Temporal variability in the impact of river regulation on thermal regime and some biological implications

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SUMMARY

  • 1 Ten years of hourly water temperature data for three river sites in south-west England were used to investigate the longer-term thermal effects of river regulation. The impact of reservoir impoundment on downstream invertebrate and trout development were simulated using daily mean temperature data in conjunction with published biological models.
  • 2 The main effects of regulation on water temperature were to increase the mean value, eliminate freezing conditions, depress summer maxima, delay the annual cycle and reduce diel fluctuation. These impacts persisted over a distance of at least 5km below the dam but declined downstream, especially for seasonal and diurnal variations.
  • 3 Simulations suggested that regulation is likely to have had a greater impact on the development of brown trout (Salmo trutta) than on the development of one Ephemeroptera and four Plecoptera species. Trout fry were predicted to emerge up to 57 days earlier, and to weigh up to 67% more by the end of the year following swim-up, in the regulated compared with the unregulated river.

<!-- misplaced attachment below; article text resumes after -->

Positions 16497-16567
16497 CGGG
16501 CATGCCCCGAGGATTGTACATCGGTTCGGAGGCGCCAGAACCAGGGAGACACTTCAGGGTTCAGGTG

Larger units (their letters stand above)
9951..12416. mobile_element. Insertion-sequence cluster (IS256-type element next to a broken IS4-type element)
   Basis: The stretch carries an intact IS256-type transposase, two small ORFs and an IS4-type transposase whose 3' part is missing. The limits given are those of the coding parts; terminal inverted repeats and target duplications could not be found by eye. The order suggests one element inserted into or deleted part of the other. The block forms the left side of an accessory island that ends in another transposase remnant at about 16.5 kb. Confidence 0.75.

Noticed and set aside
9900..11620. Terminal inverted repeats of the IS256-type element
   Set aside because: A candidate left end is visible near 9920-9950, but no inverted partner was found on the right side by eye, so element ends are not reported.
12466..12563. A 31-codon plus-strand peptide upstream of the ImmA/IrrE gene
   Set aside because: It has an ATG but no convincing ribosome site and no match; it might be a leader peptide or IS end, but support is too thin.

• 4 Marked inter-annual contrasts in the physical and biological consequences of impoundment were evident, indicating that long-term studies are required to define properly the effects of river regulation.

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